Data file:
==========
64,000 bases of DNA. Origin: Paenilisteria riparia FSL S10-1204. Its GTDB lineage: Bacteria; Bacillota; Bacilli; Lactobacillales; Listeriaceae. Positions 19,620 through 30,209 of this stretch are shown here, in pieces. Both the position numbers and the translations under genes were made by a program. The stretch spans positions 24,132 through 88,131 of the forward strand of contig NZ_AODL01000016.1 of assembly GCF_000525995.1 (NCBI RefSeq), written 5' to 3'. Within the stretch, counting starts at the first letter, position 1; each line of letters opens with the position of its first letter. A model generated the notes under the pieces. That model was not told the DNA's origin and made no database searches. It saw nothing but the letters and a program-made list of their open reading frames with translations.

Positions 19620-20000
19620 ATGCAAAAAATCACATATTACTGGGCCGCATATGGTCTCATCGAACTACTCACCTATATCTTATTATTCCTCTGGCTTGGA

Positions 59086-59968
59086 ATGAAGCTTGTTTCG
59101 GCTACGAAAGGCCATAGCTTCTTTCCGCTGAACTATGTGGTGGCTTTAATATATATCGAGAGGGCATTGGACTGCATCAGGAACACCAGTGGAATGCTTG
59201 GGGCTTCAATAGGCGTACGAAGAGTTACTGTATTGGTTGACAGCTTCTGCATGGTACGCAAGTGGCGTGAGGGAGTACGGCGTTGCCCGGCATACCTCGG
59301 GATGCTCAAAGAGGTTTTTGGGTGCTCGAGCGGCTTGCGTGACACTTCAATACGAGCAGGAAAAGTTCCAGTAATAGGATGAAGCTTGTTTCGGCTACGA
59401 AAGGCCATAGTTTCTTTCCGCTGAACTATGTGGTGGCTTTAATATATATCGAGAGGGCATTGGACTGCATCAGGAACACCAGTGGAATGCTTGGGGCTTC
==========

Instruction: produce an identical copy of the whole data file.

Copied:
64,000 bases of DNA. Origin: Paenilisteria riparia FSL S10-1204. Its GTDB lineage: Bacteria; Bacillota; Bacilli; Lactobacillales; Listeriaceae. Positions 19,620 through 30,209 of this stretch are shown here, in pieces. Both the position numbers and the translations under genes were made by a program. The stretch spans positions 24,132 through 88,131 of the forward strand of contig NZ_AODL01000016.1 of assembly GCF_000525995.1 (NCBI RefSeq), written 5' to 3'. Within the stretch, counting starts at the first letter, position 1; each line of letters opens with the position of its first letter. A model generated the notes under the pieces. That model was not told the DNA's origin and made no database searches. It saw nothing but the letters and a program-made list of their open reading frames with translations.

Positions 19620-20000
19620 ATGCAAAAAATCACATATTACTGGGCCGCATATGGTCTCATCGAACTACTCACCTATATCTTATTATTCCTCTGGCTTGGA

Positions 59086-59968
59086 ATGAAGCTTGTTTCG
59101 GCTACGAAAGGCCATAGCTTCTTTCCGCTGAACTATGTGGTGGCTTTAATATATATCGAGAGGGCATTGGACTGCATCAGGAACACCAGTGGAATGCTTG
59201 GGGCTTCAATAGGCGTACGAAGAGTTACTGTATTGGTTGACAGCTTCTGCATGGTACGCAAGTGGCGTGAGGGAGTACGGCGTTGCCCGGCATACCTCGG
59301 GATGCTCAAAGAGGTTTTTGGGTGCTCGAGCGGCTTGCGTGACACTTCAATACGAGCAGGAAAAGTTCCAGTAATAGGATGAAGCTTGTTTCGGCTACGA
59401 AAGGCCATAGTTTCTTTCCGCTGAACTATGTGGTGGCTTTAATATATATCGAGAGGGCATTGGACTGCATCAGGAACACCAGTGGAATGCTTGGGGCTTC